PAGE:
Proportion of misspent EU funds falling | Business| Economy and finance news from a German perspective | DW | 04.10.2018
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Proportion of misspent EU funds falling

The latest annual report of EU finance auditors has shown that the bloc's budget misspending is steadily decreasing. Irregularities and fraud attempts are still in place, but accountability pressures are rising.

The level of irregularities in EU budget spending dropped again throughout 2017,the European Court of Auditors (ECA) said in its latest annual report on Thursday.

The ECA is an independent audit institution of the European Union, with its regular reports being an essential element of the bloc's accountability chain.

The auditors said EU spending totaled €137.4 billion ($157.7 billion), or around €270 for every citizen in the 28-member bloc. This amounted to just 0.9 percent of EU gross national income and represented roughly 2 percent of total public spending in member states.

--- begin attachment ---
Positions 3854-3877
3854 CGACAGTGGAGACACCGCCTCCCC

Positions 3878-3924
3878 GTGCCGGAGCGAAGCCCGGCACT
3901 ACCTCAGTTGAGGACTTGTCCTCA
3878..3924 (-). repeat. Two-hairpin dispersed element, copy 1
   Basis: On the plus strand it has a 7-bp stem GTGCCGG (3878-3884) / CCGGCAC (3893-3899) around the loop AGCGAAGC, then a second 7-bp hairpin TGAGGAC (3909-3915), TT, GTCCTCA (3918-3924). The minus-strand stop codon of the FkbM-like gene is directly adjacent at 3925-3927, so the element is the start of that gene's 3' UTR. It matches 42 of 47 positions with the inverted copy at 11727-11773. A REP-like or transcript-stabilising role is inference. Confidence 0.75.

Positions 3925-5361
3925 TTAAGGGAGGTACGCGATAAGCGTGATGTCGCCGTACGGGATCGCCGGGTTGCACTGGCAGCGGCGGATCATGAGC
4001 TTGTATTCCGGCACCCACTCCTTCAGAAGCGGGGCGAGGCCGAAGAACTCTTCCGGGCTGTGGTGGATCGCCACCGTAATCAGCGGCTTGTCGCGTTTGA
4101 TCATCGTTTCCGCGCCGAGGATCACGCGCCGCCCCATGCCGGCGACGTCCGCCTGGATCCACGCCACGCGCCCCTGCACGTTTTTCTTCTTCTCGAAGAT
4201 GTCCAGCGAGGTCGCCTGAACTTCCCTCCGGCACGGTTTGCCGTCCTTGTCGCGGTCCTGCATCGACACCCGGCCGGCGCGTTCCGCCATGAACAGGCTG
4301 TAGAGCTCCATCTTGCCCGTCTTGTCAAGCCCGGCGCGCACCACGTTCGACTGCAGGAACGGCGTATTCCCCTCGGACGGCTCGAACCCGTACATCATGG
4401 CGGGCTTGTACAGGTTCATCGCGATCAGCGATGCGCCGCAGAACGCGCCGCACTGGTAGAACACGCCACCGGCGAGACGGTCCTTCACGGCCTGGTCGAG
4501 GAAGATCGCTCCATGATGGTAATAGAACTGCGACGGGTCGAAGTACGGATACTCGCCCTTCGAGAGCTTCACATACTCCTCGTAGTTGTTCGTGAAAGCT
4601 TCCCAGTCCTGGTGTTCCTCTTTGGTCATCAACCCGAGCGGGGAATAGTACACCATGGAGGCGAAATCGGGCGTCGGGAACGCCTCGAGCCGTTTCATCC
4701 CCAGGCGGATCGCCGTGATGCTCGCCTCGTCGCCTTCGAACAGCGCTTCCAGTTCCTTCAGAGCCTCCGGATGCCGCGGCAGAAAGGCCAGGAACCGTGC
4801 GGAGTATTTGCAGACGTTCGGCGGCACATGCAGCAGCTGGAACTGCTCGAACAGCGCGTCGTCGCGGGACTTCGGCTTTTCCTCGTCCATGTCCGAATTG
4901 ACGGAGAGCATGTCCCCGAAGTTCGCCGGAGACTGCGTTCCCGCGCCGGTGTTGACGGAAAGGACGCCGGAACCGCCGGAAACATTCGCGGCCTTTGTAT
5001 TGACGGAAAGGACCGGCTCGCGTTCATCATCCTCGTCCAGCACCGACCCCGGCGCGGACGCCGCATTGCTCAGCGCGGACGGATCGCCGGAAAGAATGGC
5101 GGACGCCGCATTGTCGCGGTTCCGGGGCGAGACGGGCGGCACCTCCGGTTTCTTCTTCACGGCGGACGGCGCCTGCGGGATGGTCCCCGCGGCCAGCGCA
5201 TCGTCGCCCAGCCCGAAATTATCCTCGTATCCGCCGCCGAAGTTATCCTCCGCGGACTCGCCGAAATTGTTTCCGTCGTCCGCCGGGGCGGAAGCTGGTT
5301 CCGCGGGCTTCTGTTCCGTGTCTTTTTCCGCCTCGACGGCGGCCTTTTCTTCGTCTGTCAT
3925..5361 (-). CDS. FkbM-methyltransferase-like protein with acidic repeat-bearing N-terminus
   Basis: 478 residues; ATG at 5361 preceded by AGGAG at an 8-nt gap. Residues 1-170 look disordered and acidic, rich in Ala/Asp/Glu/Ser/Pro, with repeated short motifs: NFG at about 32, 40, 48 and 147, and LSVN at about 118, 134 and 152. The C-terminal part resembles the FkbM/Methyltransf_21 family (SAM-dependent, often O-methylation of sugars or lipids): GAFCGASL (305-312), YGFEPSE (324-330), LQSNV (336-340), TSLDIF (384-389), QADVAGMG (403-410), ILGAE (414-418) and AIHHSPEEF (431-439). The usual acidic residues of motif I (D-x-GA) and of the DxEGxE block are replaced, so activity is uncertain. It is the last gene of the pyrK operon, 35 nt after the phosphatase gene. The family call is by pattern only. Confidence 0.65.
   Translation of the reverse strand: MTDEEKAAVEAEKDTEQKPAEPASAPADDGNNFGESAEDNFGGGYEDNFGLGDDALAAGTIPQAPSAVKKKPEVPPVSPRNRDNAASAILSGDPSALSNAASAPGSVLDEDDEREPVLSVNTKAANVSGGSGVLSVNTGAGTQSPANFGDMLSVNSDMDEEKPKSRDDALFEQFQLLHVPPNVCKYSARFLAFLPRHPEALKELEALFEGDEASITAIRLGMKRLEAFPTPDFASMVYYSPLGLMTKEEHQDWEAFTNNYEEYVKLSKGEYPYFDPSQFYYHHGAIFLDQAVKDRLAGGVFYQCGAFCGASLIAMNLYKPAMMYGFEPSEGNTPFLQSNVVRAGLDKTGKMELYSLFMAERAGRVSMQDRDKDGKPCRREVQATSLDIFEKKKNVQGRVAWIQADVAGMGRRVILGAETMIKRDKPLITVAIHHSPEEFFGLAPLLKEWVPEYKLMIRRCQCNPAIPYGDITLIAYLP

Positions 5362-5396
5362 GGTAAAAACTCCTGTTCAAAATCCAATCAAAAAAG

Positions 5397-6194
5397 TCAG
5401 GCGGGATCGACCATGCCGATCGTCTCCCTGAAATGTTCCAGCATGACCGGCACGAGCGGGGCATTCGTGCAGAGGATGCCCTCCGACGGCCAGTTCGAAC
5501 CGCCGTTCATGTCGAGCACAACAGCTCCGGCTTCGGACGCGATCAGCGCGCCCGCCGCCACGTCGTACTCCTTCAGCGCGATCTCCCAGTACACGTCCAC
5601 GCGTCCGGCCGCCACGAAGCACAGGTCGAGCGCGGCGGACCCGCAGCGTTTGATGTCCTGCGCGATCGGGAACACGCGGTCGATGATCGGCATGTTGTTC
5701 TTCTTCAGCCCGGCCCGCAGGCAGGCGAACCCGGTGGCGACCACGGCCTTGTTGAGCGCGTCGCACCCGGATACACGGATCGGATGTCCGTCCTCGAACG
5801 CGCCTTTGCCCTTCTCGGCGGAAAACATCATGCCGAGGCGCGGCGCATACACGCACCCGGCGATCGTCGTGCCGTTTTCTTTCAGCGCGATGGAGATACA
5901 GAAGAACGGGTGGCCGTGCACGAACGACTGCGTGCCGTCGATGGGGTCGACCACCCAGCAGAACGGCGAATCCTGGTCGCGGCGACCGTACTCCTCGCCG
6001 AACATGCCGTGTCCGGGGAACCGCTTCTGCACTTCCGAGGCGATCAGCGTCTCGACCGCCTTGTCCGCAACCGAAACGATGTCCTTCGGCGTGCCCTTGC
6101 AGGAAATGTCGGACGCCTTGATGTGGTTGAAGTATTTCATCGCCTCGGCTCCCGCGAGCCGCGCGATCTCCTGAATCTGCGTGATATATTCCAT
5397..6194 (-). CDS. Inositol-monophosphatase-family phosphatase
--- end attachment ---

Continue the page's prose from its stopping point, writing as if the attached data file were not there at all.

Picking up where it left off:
ECA's 2017 report said it found 13 instances of suspected fraud out of some 700 transactions audited last year. It said the cases were forwarded to the EU's anti-fraud office, OLAF.

Misspending closely monitored

The survey emphasized that overall, the level of irregularities in EU spending reached 2.4 percent in 2017, down from 3.1 percent in 2016 and 3.8 percent in 2015.

It noted that sufficient information was available from member states to prevent or detect and correct a significant proportion of errors, for example in rural development payments.

Misspending was generally defined as financial resources not allocated in compliance with EU rules — be it as a result of accounting mistakes or funds going toward something other than what they were intended for.

Be more realistic

The report said that "problems remain in particular where payments from the EU budget are made to beneficiaries based on their declarations of costs previously incurred." This often applied to rural development funds, research projects and training schemes, ECA officials added.

ECA President Klaus-Heiner Lehne warned that in future the EU had to be more realistic about what it could achieve with the available resources.

"The EU should not make promises, if it cannot deliver," he said in a statement.

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